Suggested Role for G4 DNA in Recombinational Switching at the Antigenic Variation Locus of the Lyme Disease Spirochete

2013-03-01T12:48:03Z (GMT) by Rupali Walia George Chaconas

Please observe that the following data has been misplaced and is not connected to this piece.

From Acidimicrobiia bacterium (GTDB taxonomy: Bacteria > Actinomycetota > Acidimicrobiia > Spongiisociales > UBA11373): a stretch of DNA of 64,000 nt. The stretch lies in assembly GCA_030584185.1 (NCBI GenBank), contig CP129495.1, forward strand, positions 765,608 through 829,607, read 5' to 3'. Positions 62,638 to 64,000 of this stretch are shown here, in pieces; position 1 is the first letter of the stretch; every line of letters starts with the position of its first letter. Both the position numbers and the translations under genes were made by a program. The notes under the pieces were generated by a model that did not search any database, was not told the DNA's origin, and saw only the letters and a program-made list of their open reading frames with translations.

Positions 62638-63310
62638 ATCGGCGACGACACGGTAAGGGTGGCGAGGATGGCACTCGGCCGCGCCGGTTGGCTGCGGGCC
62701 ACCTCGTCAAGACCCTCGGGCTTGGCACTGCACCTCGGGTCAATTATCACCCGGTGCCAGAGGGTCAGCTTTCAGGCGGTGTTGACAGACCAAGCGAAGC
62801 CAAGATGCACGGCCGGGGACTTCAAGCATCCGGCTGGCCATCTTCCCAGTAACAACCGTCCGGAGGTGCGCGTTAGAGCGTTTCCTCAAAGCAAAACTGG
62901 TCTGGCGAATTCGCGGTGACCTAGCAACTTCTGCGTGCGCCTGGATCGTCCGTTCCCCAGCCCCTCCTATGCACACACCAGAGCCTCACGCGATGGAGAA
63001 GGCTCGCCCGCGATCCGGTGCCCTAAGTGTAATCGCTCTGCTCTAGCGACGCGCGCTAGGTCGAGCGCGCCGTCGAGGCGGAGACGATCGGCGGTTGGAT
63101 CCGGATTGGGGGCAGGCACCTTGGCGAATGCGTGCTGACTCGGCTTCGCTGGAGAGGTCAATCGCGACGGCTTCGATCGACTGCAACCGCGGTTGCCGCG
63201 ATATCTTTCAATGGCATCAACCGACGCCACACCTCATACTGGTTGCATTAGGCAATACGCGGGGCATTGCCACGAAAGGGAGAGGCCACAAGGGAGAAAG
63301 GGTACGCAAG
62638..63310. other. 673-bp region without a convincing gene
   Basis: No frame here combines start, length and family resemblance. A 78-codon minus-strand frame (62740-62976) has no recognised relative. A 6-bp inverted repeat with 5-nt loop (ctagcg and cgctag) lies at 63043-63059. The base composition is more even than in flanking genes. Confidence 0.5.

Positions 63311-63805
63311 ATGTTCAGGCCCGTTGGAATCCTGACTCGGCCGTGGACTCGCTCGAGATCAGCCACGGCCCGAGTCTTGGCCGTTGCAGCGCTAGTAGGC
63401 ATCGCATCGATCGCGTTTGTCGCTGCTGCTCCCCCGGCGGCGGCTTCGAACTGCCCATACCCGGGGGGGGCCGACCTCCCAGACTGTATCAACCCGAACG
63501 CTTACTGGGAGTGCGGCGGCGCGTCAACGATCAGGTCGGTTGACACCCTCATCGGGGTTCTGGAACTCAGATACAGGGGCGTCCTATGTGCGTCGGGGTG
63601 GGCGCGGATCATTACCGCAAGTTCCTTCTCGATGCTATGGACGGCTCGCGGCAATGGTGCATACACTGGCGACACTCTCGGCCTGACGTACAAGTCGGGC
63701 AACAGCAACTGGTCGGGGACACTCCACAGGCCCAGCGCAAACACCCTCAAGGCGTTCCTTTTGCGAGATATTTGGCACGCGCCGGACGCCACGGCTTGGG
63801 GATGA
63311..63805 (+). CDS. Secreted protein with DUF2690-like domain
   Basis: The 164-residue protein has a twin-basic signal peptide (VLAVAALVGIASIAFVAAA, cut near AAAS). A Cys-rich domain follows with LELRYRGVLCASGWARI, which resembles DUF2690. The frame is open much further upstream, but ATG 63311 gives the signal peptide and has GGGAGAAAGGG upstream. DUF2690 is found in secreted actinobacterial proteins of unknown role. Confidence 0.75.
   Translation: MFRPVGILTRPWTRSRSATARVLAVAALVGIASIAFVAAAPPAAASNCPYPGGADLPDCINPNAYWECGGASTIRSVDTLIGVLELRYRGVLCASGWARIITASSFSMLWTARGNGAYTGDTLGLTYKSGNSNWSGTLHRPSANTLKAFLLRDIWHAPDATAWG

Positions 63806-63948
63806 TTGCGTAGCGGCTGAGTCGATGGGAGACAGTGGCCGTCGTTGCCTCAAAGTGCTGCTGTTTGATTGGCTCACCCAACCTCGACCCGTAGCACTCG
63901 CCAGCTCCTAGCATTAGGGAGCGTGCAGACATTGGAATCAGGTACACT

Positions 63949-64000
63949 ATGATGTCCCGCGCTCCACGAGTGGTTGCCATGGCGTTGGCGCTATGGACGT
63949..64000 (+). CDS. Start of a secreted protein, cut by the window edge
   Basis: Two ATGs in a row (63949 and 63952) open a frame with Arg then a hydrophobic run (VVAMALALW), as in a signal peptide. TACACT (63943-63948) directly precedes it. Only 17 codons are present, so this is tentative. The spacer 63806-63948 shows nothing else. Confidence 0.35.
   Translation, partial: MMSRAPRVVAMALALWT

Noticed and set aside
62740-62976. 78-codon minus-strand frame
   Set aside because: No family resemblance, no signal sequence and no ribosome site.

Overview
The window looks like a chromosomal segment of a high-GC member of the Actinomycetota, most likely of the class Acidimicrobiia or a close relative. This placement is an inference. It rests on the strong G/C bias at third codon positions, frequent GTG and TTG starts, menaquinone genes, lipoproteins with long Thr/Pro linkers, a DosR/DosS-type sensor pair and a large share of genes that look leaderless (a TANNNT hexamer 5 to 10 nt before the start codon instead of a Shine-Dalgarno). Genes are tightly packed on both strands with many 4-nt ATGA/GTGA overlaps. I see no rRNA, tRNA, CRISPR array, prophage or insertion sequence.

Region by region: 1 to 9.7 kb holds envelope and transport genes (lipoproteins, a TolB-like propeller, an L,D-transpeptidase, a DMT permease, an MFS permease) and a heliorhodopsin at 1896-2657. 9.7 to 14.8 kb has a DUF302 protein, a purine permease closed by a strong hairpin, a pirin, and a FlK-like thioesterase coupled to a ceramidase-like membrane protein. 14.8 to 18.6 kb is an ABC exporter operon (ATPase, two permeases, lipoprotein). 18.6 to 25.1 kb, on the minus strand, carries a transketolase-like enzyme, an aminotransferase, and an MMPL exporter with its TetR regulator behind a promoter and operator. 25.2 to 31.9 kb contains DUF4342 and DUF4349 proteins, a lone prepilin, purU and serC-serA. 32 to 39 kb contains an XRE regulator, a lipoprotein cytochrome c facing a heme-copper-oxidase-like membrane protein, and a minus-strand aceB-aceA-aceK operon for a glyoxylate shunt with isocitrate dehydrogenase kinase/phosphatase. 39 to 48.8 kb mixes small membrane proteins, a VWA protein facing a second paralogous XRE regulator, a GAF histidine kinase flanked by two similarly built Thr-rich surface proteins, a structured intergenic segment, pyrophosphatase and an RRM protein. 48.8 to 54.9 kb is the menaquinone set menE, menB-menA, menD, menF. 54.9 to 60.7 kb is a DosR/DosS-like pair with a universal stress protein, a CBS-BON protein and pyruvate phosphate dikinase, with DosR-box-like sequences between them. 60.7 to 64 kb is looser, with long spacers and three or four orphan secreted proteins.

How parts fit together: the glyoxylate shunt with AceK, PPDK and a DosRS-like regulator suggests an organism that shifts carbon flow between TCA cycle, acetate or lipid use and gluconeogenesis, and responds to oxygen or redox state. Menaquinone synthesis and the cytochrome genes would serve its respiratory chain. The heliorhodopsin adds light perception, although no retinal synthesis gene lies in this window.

<div><p>Antigenic variation through targeted DNA rearrangements provides a powerful diversity generating mechanism that allows a variety of pathogens to stay one step ahead of acquired immunity in their hosts. The Lyme disease spirochete encodes such a system that is required for persistent infection. The <i>vls</i> locus, carried on a 29 kb linear plasmid (lp28-1) in the type strain B31, carries 15 silent cassettes from which information is unidirectionally transferred into the expression locus, <i>vlsE.</i> Recent studies have surprisingly shown that, with the exception of the RuvAB branch migrase, no other known recombination/repair proteins appear to play a role in the recombinational switching process. In the work presented here we show that G4 DNA can be formed by sequences within the B31 <i>vlsE</i> locus, prompting us to investigate the presence of potential G4-forming DNA throughout the <i>vls</i> locus of several Lyme spirochete strains and species. We found that runs of G, three nucleotides and longer occur at a very high density, with a greater than 100-fold strand-specific distribution in the <i>vls</i> locus of three <i>B. burgdorferi</i> strains as well as in <i>B. afzelii and B. garinii,</i> in spite of the bias for the use of A-T rich codons in <i>Borrelia</i> species. Our findings suggest the possibility that G4 DNA may be a mediator of recombinational switching at the <i>vlsE</i> locus in the Lyme spirochetes.</p> </div>